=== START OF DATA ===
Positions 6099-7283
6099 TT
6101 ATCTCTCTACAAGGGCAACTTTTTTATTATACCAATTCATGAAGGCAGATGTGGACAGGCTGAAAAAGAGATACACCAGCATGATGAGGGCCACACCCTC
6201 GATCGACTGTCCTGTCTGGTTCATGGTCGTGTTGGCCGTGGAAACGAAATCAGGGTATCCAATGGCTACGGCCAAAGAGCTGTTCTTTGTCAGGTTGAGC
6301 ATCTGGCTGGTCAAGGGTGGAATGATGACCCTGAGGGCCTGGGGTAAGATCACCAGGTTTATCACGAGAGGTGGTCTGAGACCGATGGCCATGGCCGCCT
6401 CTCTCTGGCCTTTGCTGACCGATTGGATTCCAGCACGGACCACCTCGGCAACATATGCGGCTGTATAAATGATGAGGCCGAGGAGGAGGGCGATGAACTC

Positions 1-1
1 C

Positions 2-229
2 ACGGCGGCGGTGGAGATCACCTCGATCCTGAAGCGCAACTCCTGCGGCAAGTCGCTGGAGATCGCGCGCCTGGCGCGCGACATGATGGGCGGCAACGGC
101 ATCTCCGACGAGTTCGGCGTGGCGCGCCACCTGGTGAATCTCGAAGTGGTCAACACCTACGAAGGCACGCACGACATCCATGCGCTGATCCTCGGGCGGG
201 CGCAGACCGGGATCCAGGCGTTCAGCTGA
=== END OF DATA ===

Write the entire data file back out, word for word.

Positions 6099-7283
6099 TT
6101 ATCTCTCTACAAGGGCAACTTTTTTATTATACCAATTCATGAAGGCAGATGTGGACAGGCTGAAAAAGAGATACACCAGCATGATGAGGGCCACACCCTC
6201 GATCGACTGTCCTGTCTGGTTCATGGTCGTGTTGGCCGTGGAAACGAAATCAGGGTATCCAATGGCTACGGCCAAAGAGCTGTTCTTTGTCAGGTTGAGC
6301 ATCTGGCTGGTCAAGGGTGGAATGATGACCCTGAGGGCCTGGGGTAAGATCACCAGGTTTATCACGAGAGGTGGTCTGAGACCGATGGCCATGGCCGCCT
6401 CTCTCTGGCCTTTGCTGACCGATTGGATTCCAGCACGGACCACCTCGGCAACATATGCGGCTGTATAAATGATGAGGCCGAGGAGGAGGGCGATGAACTC

Positions 1-1
1 C

Positions 2-229
2 ACGGCGGCGGTGGAGATCACCTCGATCCTGAAGCGCAACTCCTGCGGCAAGTCGCTGGAGATCGCGCGCCTGGCGCGCGACATGATGGGCGGCAACGGC
101 ATCTCCGACGAGTTCGGCGTGGCGCGCCACCTGGTGAATCTCGAAGTGGTCAACACCTACGAAGGCACGCACGACATCCATGCGCTGATCCTCGGGCGGG
201 CGCAGACCGGGATCCAGGCGTTCAGCTGA